These days, it’s quiet outside of Yoga on the Ridge in Roxborough. Owner Theresa Conroy couldn’t be more relieved.
“It’s great. It’s just like normal,” she said recently from her Conarroe Street yoga studio.
Conroy’s hard-won, but cautious sense of ease comes after a nearly year-long struggle with a group of teenagers that, she says, routinely terrorized her and her clients.
While hanging out behind a 7-Eleven feet from the studio’s front door, Conroy said the teens would often shout obscenities, make threats and vandalize the outside of the business. She said they were often drinking alcohol or smoking marijuana at the time.
At one point, the teens allegedly set fire to a pile of studio schedules she’d left in a mounted box just outside the entrance. She’d often show up to work to find graffiti on the outside dumpsters and signs.
Initially, she would ask the kids to leave but as time wore on, her patience wore thin.
A few weeks ago, after the situation reached a boiling point, Conroy created a Facebook page called “Dirtballs of Roxborough.” The idea: to raise awareness of the problem by posting pictures of the offending teenagers and their work.
“I was hoping I’d get support. I was hoping that maybe some of the parents would see the Facebook page and see what their kid was doing,” said Conroy in an earlier interview.
The page, posted in mid-April, did gain some support before Conroy took it down about a week later. That came shortly after a Roxborough resident created a page in opposition to Conroy’s called “Help Take a Stand Against this Dirtballs of Roxborough Page.”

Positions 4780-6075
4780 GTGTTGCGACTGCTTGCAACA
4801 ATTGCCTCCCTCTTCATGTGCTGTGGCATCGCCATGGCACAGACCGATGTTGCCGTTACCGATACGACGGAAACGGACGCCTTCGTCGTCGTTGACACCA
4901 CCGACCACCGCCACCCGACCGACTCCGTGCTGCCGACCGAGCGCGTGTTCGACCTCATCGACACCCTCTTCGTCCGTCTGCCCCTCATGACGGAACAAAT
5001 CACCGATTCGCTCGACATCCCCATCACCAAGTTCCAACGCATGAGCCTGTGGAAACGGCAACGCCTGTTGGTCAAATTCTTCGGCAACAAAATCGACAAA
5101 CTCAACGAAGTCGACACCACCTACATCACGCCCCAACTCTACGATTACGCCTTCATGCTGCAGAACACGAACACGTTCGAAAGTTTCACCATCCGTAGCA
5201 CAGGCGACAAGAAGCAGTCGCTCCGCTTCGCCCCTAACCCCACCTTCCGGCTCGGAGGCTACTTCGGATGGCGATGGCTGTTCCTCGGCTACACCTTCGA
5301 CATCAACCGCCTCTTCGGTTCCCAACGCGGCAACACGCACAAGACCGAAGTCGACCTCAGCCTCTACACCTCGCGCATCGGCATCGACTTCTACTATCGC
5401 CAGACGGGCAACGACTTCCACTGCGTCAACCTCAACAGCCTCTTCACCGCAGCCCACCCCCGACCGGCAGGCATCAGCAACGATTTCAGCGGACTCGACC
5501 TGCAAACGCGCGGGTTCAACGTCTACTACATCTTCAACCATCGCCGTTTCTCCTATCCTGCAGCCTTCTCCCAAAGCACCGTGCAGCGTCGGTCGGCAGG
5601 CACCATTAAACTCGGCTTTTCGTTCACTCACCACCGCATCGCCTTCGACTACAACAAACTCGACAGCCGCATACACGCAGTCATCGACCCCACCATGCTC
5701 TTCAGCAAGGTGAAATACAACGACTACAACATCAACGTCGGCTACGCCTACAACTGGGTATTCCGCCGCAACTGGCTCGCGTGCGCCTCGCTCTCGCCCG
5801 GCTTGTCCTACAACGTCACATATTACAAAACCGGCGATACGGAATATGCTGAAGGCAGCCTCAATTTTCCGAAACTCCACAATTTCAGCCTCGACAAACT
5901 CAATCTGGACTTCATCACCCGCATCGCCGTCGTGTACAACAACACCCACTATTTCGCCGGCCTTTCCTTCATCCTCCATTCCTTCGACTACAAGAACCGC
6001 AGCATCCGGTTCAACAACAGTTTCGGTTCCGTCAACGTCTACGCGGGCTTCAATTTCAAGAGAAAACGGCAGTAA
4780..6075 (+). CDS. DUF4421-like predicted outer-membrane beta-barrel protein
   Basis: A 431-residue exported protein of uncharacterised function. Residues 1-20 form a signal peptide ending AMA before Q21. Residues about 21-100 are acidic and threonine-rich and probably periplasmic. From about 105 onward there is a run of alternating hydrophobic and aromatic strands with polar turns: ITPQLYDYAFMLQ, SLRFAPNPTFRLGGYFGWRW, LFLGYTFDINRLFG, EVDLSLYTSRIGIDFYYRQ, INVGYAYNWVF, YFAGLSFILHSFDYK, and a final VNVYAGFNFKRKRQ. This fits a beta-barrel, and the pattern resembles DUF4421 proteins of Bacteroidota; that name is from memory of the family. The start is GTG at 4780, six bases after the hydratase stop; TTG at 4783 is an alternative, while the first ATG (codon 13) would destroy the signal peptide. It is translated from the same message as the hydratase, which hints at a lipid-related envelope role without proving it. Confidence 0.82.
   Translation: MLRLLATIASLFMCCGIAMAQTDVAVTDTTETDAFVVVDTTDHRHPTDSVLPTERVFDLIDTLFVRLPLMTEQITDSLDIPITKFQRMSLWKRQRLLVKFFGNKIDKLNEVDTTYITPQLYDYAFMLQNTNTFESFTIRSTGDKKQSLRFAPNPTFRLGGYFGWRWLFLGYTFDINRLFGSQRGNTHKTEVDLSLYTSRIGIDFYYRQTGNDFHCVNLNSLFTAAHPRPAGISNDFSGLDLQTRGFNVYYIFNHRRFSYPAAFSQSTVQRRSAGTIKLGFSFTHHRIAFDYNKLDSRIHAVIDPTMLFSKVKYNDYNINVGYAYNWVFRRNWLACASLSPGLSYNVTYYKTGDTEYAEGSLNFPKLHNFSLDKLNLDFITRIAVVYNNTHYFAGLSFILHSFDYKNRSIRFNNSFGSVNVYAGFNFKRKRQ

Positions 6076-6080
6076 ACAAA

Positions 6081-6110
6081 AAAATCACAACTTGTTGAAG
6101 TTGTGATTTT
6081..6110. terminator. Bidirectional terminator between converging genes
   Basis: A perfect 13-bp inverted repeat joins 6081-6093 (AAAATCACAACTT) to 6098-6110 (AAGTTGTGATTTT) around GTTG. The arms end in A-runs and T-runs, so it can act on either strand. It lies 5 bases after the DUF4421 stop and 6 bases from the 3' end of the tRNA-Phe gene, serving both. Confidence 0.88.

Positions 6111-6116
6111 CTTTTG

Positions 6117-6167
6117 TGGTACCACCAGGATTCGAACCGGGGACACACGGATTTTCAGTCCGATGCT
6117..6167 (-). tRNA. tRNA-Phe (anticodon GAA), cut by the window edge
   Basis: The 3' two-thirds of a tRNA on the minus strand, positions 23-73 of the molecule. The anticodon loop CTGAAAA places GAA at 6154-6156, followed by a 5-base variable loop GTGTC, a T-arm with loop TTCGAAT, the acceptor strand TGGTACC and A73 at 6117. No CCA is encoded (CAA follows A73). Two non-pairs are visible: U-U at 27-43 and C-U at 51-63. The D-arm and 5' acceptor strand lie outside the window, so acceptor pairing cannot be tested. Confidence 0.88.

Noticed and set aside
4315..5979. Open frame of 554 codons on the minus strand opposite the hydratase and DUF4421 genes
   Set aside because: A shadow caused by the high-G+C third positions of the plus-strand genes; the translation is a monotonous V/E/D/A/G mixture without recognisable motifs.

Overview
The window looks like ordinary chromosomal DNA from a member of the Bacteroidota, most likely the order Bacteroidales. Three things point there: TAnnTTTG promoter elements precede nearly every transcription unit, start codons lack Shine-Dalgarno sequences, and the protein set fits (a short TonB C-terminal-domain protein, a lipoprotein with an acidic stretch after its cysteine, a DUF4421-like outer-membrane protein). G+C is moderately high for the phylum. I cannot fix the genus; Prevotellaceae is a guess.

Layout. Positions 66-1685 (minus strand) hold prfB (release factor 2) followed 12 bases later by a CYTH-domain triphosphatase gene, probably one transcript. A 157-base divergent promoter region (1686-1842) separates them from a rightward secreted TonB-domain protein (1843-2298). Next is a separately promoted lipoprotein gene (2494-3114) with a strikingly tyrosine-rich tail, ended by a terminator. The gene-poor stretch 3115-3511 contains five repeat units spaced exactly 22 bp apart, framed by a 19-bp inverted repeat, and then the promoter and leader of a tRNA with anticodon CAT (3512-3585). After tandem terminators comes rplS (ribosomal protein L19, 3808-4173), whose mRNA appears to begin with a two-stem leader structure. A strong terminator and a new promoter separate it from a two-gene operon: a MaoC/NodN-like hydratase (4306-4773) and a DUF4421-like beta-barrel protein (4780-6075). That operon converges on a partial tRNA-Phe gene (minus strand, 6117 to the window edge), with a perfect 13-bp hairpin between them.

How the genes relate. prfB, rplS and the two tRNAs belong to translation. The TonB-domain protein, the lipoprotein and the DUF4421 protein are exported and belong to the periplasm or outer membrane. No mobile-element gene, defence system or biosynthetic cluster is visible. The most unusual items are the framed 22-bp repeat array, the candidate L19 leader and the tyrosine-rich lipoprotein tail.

Referencing that page, which remains online, Conroy said, “It was like I had a virtual 7-Eleven on Facebook. It was ugly.”
The reason for the group’s recent absence from the afternoon and evening haunt is not completely clear. But Conroy thinks it could be attributed to more vigilant police patrolling in the area.
Her husband, Don Russell (a.k.a. “Joe Sixpack,” a beer columnist for the Daily News), recently met with officers from the city’s 5th Police District to talk about the problems at his wife’s business. Conroy had called the station several times before to alert them to various incidents, but the teens always came back.
Lt. Lynn said the district has been increasing patrols in the area and giving some specific attention to Yoga on the Ridge.
From approximately the last week in April to the first in May, Lynn said officers issued more than 30 summary citations to teens for loitering, drinking underage and public intoxication at different locations throughout the district.
Some of those citations were handed out behind the 7-Eleven, said Lynn. He could not say how many.
Lynn believes the district’s upgraded attention is paying off.
“If you’re stopped and cited and given a fine and community service, it’s going to send a message out to the people who are doing it,” he said.
The district held a temporary Nuisance Court on May 6 to process some of the citations officers wrote up, said Lynn.
Either way, Conroy is just happy that serenity has finally returned to her yoga studio. She doesn’t really want to worry about why.
“It’s one of those things where you don’t want to jinx it,” said Conroy.
This is a revised version of the original article. NewsWorks added more information about Conroy’s efforts to defuse the situation before posting her complaints online.